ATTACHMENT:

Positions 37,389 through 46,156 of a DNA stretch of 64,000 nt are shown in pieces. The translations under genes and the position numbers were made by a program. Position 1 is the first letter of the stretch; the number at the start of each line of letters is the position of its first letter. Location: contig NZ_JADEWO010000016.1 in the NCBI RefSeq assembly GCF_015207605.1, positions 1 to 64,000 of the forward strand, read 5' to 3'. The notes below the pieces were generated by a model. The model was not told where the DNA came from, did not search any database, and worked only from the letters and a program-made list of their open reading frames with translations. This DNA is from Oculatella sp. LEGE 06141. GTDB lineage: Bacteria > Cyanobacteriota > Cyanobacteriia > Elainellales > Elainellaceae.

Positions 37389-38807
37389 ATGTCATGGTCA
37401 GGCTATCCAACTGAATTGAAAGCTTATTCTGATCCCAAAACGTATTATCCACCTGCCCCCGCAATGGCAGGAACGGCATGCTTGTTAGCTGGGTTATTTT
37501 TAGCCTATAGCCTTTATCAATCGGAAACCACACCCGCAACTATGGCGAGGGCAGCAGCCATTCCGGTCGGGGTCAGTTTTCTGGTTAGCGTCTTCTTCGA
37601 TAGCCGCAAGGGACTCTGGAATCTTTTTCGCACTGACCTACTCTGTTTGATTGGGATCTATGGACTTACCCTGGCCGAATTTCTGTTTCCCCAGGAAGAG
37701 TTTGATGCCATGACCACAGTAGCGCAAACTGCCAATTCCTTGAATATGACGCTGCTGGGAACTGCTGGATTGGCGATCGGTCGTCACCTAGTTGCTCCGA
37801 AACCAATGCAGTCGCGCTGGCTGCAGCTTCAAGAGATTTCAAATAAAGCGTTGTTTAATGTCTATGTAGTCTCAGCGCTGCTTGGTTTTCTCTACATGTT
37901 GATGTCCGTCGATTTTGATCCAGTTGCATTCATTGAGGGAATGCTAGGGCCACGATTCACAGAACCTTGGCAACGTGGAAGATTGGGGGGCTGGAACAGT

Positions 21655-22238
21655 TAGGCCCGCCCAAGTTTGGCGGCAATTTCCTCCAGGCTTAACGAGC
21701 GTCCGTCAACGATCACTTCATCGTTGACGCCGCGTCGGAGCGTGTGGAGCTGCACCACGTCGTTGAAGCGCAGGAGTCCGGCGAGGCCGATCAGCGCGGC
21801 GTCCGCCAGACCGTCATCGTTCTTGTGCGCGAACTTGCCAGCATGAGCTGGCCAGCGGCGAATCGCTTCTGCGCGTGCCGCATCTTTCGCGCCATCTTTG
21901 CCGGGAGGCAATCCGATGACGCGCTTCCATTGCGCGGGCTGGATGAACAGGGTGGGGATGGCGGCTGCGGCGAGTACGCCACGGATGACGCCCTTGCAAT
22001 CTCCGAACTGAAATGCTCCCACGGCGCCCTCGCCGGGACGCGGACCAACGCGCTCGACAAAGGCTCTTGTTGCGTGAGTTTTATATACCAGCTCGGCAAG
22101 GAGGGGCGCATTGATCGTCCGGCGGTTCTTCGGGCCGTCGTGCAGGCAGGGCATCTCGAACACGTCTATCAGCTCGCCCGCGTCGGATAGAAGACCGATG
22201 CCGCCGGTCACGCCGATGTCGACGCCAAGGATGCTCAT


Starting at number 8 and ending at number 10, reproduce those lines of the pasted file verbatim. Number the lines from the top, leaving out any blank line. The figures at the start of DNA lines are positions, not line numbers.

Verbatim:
37801 AACCAATGCAGTCGCGCTGGCTGCAGCTTCAAGAGATTTCAAATAAAGCGTTGTTTAATGTCTATGTAGTCTCAGCGCTGCTTGGTTTTCTCTACATGTT
37901 GATGTCCGTCGATTTTGATCCAGTTGCATTCATTGAGGGAATGCTAGGGCCACGATTCACAGAACCTTGGCAACGTGGAAGATTGGGGGGCTGGAACAGT

Positions 21655-22238